On Tuesday, a spokesperson for the Bernie Sanders campaign announced that the Democratic primary candidate would cancel a rally to be held that night in Cleveland due to concerns over the spread of the coronavirus. “We are heeding the public warnings from Ohio state officials,” stated communications director Mike Casca, adding that “all future Bernie 2020 events will be evaluated on a case by case basis.” Shortly after the announcement from the Sanders camp, the Daily Beast reported that Joe Biden’s Tuesday night rally in Cleveland would also be canceled.
The nixed rallies show the impact of COVID-19 on the electoral calendar, as the remaining candidates juggle the priorities of rallying voters with remaining healthy and maintaining best practices in order to not spread the virus. Prior to the cancellations, both candidates expressed a willingness to follow public-health officials’ advice to put events on hold. “If they conclude that there shouldn’t be big indoor rallies, then we’ll stop big indoor rallies,” Joe Biden told NBC News on Monday. “We’re going to do whatever they say.” In an interview with Meet the Press on Sunday, Sanders said his campaign was in contact with “public-health officials all over this country” and that “what is most important to us is to protect the health of the American people.”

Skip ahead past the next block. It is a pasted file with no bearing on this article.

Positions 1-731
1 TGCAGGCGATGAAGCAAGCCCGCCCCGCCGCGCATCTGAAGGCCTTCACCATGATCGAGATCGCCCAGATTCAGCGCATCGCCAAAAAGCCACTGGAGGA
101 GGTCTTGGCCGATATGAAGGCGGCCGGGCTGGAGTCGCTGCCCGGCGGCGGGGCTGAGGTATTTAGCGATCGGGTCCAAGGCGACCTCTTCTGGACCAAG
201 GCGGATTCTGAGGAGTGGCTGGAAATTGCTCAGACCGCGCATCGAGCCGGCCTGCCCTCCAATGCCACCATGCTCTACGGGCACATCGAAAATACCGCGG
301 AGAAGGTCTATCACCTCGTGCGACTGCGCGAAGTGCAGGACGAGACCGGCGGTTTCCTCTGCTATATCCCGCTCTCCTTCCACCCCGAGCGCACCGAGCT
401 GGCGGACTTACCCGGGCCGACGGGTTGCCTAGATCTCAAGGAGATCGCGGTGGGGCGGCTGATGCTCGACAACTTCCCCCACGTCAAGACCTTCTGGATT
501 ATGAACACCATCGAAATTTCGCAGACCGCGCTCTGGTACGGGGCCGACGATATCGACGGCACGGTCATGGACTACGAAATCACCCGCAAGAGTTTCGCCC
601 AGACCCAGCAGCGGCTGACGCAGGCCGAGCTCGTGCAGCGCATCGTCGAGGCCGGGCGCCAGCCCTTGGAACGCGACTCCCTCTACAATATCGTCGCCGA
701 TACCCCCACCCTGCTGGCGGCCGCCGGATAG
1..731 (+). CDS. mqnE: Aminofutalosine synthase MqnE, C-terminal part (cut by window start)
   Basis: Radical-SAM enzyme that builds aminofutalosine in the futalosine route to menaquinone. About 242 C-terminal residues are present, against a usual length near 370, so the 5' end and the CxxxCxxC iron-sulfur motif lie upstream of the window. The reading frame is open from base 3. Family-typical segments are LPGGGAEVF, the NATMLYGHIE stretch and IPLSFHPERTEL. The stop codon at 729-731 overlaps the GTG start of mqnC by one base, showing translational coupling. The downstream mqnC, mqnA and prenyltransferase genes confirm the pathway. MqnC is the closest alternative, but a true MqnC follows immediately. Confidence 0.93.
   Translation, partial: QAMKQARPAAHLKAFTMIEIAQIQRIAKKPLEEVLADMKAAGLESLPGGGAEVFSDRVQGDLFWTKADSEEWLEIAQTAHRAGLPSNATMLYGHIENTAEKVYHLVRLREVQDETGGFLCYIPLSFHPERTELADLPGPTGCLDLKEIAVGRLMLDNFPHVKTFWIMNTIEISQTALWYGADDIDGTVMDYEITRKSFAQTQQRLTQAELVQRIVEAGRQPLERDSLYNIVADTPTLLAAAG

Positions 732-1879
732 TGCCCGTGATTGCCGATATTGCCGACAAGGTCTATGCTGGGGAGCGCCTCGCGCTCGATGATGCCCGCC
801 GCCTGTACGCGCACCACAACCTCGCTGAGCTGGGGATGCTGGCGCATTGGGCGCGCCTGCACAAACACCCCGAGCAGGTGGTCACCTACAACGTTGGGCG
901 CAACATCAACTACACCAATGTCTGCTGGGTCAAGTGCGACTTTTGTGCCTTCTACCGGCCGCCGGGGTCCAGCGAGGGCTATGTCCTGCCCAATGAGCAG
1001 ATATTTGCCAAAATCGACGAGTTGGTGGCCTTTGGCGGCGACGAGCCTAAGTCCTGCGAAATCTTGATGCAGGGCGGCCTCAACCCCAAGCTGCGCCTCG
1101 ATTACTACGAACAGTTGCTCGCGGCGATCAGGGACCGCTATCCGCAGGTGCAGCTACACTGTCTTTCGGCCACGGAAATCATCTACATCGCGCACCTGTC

Sanders also noted that, “This is an issue, obviously, not just for our campaign … It’s an issue for every organization in this country that has large events.” On Monday night, the San Francisco Chronicle’s Tatiana Sanchez reported that Santa Clara County officials are banning events with more than 1,000 people in attendance — which would include San Jose Sharks home games. On Tuesday, Ohio governor Mike DeWine announced that indoor sporting events would ban all spectators except “athletes, parents, and others essential to the game,” which means that March Madness basketball games scheduled for March 20 and March 22 in Cleveland will take place without fans.
One notable exception to this cautious trend is President Trump: Despite the self-quarantining of several Republican lawmakers who attended CPAC, he said last Friday that he would continue to hold “tremendous” campaign rallies.